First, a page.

While the first half of the consolidation period has seen public sector organisations cut costs and deliver tactical improvements, the second half will see many redefine themselves and move to lower-cost models in order to cope with the next wave of budget reductions.

In other words, all the obvious savings have been made, a point not lost on the public sector managers interviewed for the report.

While the executives we interviewed were generally upbeat about their change management and resilience over the past five years, most were less optimistic about the next five. Some told us about a sense of fatigue and many expressed a real worry that their organisation or its wider sector would not be able to cope with continued austerity beyond the next UK General Election.

Most recognised that the cuts to come would be more challenging than those already achieved. They told us that the ‘low hanging fruit’ has been exhausted and that their approaches to cost reduction in the past five years will not be sufficient for the next five. The changes they expect to make to cope with further funding reductions will have increasingly profound implications for their organisations and the services they deliver.

Public sector organisations have frozen pay, cut back office functions, merged departments, shared services with others organisations, removed layers of management and re-worked their processes. They have also hammered their suppliers, sacked their contractors, slashed their training budgets, eaten into reserves and quietly cut services they think people won’t notice, at least, for a while. Some of this has led to real efficiency savings, maintaining services while reducing their costs. In other cases, organisations have simply taken out costs which will damage services in the longer term or which will appear somewhere else.

In addition to budget cuts, many interviewees spoke about increased demand for their services created by cuts in other areas of the public sector including welfare reform.

This is a particular problem in areas like social work, housing and, of course, A&E. If the charities that used to look after the distressed, the alcoholic and the drug-damaged have their grants withdrawn, the people they used to help will eventually turn up at the local hospital or council offices. All of which puts extra pressure on services.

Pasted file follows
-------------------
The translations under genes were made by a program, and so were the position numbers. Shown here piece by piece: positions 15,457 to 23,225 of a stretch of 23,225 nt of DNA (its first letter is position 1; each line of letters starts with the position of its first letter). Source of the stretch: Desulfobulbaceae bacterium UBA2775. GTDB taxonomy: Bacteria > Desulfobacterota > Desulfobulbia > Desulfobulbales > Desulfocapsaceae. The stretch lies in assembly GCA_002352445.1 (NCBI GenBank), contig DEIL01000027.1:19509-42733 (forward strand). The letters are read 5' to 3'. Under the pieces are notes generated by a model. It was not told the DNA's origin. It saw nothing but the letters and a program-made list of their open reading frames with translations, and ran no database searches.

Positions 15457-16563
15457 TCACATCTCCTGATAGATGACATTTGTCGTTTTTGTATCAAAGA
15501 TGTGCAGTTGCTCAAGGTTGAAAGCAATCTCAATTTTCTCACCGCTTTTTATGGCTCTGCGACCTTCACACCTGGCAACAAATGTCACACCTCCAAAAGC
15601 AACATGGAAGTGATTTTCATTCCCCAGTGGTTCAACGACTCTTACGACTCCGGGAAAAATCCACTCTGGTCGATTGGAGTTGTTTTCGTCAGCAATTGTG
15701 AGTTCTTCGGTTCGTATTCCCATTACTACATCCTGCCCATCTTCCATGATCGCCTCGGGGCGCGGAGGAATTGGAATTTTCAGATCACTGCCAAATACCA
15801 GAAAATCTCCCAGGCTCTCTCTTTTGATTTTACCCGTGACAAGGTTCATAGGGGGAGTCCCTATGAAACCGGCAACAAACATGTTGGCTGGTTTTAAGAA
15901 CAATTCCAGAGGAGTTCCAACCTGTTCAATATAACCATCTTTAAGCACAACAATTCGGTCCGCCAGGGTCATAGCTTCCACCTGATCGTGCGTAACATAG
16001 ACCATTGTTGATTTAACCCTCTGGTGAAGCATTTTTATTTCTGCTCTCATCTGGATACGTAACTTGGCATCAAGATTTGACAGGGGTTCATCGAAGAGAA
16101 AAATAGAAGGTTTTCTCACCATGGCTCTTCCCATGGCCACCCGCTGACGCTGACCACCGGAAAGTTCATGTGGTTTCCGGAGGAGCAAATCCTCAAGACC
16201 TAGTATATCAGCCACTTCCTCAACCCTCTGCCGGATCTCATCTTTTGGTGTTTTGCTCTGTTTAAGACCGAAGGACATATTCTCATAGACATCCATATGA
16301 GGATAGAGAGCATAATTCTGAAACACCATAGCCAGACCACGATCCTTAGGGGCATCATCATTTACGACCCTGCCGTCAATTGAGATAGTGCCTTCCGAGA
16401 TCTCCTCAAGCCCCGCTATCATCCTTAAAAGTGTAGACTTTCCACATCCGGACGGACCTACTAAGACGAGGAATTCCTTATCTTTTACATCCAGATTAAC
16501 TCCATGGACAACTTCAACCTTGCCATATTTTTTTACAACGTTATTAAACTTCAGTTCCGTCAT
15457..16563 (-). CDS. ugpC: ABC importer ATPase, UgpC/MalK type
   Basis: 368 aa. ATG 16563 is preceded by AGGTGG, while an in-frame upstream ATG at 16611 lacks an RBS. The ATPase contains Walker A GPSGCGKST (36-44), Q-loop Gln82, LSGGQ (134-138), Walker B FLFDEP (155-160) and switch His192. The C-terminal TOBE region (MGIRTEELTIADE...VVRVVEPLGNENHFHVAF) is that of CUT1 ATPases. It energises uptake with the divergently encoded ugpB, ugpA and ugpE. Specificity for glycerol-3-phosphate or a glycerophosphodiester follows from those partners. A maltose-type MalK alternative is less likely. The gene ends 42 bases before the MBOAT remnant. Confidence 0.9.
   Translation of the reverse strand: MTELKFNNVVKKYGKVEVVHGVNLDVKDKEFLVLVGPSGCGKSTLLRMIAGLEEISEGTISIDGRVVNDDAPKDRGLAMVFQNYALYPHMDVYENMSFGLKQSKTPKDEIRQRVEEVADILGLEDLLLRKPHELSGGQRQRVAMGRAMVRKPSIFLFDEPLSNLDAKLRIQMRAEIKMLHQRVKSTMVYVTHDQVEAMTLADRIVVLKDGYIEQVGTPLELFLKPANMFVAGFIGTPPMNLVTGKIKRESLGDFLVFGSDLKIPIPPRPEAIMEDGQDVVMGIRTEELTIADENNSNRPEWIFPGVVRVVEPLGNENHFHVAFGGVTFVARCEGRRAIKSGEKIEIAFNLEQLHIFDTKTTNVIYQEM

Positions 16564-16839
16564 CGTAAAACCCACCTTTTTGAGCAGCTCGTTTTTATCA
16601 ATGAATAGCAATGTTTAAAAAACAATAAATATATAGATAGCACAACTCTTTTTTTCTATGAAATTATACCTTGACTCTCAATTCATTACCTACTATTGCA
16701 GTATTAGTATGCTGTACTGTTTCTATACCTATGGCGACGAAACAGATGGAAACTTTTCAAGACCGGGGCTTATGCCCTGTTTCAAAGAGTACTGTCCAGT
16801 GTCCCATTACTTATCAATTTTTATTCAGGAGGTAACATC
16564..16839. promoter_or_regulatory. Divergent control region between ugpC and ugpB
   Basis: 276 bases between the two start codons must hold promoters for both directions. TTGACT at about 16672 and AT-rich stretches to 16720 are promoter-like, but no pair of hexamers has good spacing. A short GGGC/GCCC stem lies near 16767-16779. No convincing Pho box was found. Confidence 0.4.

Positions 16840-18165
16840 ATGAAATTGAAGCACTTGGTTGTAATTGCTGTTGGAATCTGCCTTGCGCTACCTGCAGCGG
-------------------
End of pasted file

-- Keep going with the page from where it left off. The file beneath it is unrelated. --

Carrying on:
Then there’s this:

Public sector chief executives believe that national politicians could do more to lead a national debate in what citizens should expect from the public services and local politicians could do more to engage citizens in what they should expect locally. At present, there is a perception that both national and local politicians often criticise public services but rarely help citizens appreciate that spending reductions may lead to reduced levels of service.

The result is that citizens may have unrealistic expectations about state provision at a time when citizens are expected to take more responsibility for themselves.

To sum up, then, making a further £48bn of spending cuts means that the state will have to stop doing some things. The Deloitte report mentions leisure facilities but flogging off or closing parks and sports centres won’t get us anywhere near the savings needed. Those charged with making the cuts know that this means a rapid descoping of public services. 

No-one has explained this to the voters though. Citizens have unrealistic expectations because politicians have allowed them to think that the axe will fall on someone else. Depending on party ideology, those bearing the brunt of the cuts will be lazy welfare claimants, migrant benefit tourists, underworked public servants, over-bonused bankers or the rich. No-one is telling Mr and Mrs Middle-Income that they are going to have to pay more tax and/or see much more drastic public spending cuts.